PDC Tour Reaches Next Generation of Ministers

Hitting the road on August 10, the PDC Tour RV started its journey across the country, stopping at select cities to host meet-ups and to talk ministry. It’s been a time of sharing stories, building relationships, learning from pastors, and hearing the needs for the church.

Taking place between August 10 and September 5, these informal meet-ups are about equipping the next generation of church leaders and revitalizing the PD movement. Behind the wheel are Mingo Palacious, PD Pastor of Evangelism and Culture, and Jesse Stedman, PD/PEACE Global Events Coordinator. Early mornings, late nights, and long days of driving have been worth it all, according to Mingo and Jesse.

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“We’ve been building solid relationships with pastors around the country,” says Mingo. “There something great about showing up in a person’s town, hearing about their victories, their struggles, and really being present. As we pull into these small towns, people are really touched that we made the journey. In a big church like Saddleback, we’re used to people coming to us. Now, in this posture, we can say, ‘We’re coming to you, and we’re ready to learn from your experience.’”

Unlike any other PD outreach event, the PDC Tour is about meeting people where they are and learning from their church history. As next gen leaders and ambassadors for PDC, Mingo and Jesse made the commitment to represent PDC, and to capture the hearts of a new generation of leaders.

“We’ve often talked about the next generation of church leaders pioneering the next generation of ministry,” says Mingo. “Now we are practicing what we preach. It’s surreal to be part of a team built by experienced leaders, that have sent us out with confidence to share the vision with the next generation of pastors.”

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In an effort to connect with ministry leaders, Mingo and Jesse have hosted informal gatherings including BBQ cookouts next to the RV, and breakfast burrito meetings for men’s leadership groups. From church culture and forms of expression to goals and challenges, they’ve created an open platform for church leaders to be open, vulnerable, and real about where they are. These organic conversations open honest discussions that are often ignored, with the opportunity for Saddleback to reach out and help leaders in their context.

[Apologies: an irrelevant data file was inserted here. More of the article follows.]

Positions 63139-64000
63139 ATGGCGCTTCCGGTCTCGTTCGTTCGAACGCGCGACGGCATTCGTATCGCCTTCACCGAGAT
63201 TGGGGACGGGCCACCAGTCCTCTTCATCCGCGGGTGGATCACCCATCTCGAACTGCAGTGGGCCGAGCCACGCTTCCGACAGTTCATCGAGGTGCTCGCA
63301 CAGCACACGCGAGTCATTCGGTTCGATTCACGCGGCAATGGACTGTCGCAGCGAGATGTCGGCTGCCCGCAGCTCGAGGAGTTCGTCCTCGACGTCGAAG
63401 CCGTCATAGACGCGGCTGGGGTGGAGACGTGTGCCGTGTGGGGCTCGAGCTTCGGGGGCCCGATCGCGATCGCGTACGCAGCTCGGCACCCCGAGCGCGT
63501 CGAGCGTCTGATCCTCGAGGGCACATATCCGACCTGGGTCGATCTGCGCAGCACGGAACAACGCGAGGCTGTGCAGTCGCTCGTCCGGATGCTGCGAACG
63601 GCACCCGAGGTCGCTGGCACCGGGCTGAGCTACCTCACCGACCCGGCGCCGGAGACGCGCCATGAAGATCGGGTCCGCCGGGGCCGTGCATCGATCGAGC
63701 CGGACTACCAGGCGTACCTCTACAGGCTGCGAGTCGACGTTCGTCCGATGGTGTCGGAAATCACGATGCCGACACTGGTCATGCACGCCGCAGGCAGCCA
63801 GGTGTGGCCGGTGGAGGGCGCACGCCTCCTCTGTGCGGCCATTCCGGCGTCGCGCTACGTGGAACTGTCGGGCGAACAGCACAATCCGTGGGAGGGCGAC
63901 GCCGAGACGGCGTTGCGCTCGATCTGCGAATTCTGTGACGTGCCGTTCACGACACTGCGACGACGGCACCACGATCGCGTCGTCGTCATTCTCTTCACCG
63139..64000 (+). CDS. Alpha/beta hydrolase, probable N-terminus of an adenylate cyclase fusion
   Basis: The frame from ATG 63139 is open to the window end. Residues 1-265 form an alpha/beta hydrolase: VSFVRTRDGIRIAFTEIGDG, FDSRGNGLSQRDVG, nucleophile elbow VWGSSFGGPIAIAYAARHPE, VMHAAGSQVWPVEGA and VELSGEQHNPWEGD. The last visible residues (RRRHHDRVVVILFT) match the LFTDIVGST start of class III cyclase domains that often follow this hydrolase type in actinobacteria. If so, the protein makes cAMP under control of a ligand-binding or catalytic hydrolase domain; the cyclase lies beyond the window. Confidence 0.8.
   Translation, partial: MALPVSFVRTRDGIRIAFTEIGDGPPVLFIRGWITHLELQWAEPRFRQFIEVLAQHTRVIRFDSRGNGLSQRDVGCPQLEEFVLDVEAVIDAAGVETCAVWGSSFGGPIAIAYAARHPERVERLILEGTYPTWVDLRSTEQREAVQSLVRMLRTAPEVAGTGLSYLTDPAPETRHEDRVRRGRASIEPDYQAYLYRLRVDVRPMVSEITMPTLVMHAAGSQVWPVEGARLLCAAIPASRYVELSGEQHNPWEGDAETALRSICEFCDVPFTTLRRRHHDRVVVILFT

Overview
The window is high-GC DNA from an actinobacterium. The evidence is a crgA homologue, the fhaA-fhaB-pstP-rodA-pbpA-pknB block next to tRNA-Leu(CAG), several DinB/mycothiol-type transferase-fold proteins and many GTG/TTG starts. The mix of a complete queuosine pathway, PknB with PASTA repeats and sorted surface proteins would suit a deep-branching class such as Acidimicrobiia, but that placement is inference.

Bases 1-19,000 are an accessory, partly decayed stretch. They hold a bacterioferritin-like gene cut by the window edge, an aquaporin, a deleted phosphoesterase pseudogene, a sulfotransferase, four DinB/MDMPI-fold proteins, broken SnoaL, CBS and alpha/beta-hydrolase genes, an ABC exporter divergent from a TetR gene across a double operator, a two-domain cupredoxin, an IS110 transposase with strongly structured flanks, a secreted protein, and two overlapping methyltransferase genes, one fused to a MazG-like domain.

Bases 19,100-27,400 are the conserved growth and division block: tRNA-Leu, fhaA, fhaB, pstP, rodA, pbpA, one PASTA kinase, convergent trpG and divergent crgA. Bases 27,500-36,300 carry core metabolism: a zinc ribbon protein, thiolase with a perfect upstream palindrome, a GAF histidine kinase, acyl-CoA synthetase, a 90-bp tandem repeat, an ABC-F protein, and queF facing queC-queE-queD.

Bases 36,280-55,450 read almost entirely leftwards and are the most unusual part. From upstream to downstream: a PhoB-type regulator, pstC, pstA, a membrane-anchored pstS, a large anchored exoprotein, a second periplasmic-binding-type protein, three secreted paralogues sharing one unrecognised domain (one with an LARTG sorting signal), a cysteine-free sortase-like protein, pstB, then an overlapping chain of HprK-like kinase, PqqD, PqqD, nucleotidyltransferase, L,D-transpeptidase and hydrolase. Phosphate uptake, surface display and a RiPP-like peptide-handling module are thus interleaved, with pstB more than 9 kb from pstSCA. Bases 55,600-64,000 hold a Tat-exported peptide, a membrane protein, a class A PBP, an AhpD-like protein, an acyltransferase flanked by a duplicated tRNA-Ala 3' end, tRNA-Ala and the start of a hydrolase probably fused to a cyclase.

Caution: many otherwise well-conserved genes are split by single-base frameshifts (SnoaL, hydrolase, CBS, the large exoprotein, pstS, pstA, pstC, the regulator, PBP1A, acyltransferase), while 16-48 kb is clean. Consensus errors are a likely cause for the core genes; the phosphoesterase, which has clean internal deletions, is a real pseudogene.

The goal is to discover the current status of each church, and offer concrete solutions with PDC principles.

“We’re one family,” says Jesse, “—working in the same trajectory with our identity as the church, anchored in Christ. Ultimately, it’s about uniting and strengthening the global church. In each community, we notice similarities and differences, but the PD model can be applied to any community. It’s so broad, it can fit other contexts.”

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Traveling from California to Seattle, and then to Montana and beyond, this is just the beginning of the PDC road trip adventure for Mingo and Jesse. With plans to extend the route, they are seeing the impact that PD is making across the country.

“This is a true gesture of hospitality,” says Mingo. “It really matters to people to show up in their neighborhood with a willingness to give. The big take away for us is that people are excited to see us on behalf of PDC, and we get to be part of discovering its ongoing relevance.”

For more info about PDC Tour, visit pd.church/pdctour or follow them at facebook.com/PDCTour.

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